City Council members and a local business leader chewed over a proposed definition that would apply to food trucks and trailers selling their mouthwatering fare across Chattanooga.
Next week, the council will consider an ordinance that would amend the city code's policy toward food trucks, which is set to sunset on March 20. In order to be a legally operating food truck, part of the definition requires that a trailer serving as a food truck remain attached to a vehicle at all times.
Kim White, president and CEO of River City Company, took issue with the provision. White said that if food trailers had to remain linked to vehicles, it could be "problematic."
"It looks messy," White said. "It just doesn't make for a good food court."
White said Chattanooga was seeking to model its food truck scene after other cities such as Seattle and Austin, Texas. In the spring and summer, several food trucks gather together in areas like Miller Plaza, where space is premium.
"We've not had any issues," she said.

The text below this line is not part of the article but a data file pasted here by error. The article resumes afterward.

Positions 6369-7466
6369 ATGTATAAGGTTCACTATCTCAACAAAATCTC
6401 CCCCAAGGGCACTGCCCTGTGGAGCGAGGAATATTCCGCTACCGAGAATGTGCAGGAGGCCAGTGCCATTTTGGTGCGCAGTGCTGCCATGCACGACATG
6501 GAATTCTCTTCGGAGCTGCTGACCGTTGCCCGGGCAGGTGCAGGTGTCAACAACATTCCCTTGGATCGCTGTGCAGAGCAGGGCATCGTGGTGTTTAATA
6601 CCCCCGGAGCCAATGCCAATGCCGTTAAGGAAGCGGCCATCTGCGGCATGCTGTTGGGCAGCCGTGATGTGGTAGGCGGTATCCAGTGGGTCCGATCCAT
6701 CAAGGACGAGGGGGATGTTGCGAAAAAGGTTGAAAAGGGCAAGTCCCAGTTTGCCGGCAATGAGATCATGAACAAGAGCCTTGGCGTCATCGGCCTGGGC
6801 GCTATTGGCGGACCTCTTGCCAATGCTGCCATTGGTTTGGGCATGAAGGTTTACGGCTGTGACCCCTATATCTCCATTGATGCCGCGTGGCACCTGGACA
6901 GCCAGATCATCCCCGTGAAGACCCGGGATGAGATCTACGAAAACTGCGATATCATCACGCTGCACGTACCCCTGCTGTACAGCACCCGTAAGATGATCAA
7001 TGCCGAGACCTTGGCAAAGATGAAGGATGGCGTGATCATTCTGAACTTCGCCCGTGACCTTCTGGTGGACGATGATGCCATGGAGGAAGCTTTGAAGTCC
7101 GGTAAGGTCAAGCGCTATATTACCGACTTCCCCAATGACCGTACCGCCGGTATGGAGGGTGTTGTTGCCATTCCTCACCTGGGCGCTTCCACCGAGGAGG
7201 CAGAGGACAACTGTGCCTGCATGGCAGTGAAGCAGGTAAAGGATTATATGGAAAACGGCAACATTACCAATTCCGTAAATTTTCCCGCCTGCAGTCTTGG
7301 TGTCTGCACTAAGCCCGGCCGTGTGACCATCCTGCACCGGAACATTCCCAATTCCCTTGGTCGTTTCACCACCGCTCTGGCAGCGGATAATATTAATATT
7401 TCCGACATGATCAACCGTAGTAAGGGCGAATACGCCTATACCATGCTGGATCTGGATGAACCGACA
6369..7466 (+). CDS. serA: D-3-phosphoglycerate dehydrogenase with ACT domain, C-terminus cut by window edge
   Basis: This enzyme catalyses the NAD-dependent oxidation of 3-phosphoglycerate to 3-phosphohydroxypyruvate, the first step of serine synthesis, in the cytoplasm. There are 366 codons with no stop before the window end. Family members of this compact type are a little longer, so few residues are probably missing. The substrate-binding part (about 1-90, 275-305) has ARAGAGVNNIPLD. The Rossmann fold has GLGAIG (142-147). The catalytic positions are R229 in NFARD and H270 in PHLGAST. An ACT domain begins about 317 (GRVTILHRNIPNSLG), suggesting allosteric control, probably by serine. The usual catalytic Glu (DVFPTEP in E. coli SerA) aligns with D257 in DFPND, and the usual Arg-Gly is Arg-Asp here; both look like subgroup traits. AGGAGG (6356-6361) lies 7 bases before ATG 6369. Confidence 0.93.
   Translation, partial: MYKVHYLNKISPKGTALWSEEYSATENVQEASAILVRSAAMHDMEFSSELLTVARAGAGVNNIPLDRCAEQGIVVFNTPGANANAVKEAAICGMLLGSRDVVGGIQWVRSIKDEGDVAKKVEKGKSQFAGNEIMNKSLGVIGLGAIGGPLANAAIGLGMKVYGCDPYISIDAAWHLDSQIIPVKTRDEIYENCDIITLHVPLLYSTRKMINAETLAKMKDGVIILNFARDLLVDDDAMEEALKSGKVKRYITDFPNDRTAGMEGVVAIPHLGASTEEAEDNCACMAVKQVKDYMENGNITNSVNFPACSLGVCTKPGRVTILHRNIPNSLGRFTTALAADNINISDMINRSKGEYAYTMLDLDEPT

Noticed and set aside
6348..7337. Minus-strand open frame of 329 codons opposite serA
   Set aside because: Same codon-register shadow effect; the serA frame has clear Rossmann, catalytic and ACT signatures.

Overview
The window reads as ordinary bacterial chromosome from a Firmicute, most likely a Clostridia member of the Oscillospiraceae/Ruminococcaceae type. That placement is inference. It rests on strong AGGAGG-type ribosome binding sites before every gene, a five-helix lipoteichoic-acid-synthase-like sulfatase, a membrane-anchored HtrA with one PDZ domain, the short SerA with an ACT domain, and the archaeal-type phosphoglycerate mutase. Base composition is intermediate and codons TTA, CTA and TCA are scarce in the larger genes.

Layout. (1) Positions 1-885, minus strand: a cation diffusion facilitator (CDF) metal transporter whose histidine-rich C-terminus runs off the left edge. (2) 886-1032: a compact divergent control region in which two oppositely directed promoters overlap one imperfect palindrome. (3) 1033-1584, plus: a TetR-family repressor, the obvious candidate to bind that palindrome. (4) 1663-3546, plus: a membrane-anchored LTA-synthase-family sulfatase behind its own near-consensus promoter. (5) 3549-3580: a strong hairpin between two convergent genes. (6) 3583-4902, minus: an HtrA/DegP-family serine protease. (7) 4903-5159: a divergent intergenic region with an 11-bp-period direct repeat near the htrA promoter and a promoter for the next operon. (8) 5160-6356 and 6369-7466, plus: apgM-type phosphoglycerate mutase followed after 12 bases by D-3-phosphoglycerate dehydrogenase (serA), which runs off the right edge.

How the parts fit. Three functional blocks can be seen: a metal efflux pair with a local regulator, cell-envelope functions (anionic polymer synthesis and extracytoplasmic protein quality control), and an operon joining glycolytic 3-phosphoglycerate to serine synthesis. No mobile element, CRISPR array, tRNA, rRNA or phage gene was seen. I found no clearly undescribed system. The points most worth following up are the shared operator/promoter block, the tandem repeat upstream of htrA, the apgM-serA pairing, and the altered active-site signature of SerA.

City Administrator of Public Works Steve Leach expressed concerns that if food trailers were dropped without a truck, they could be left in an area indefinitely. Leach said that a lack of guidelines for food trucks had sometimes led to impromptu "little outdoor festivals," which got their attention.
"That became a health and safety issue from our perspective," Leach said. "When you get to trailers, you've just hit a different market. That's my perspective on it."
Councilman Jack Benson asked if the food truck scene had caused an impact on nearby brick-and-mortar restaurants.
"Do the people who work downtown like this?" he asked.
White said all of her tenants had been happy with the addition of food trucks to the downtown lunch hour. Councilman Andraé McGary added to White's comment, saying he had seen pedestrians approach a food truck, scan the menu and then choose to eat elsewhere.
"They still make a decision," McGary said.
Councilman Russell Gilbert asked if unattended food trucks might cause a blight to surrounding areas of downtown.
"Would that cause a sore thumb?" Gilbert asked.
"We're not going to have any trashy food trucks," White said. "They're highly regulated."
Language of the ordinance could change before it goes back to the council for a vote next week. Several council members also hinted that they might prefer to defer the ordinance to give city administrators and business leaders more time to sort out the issue.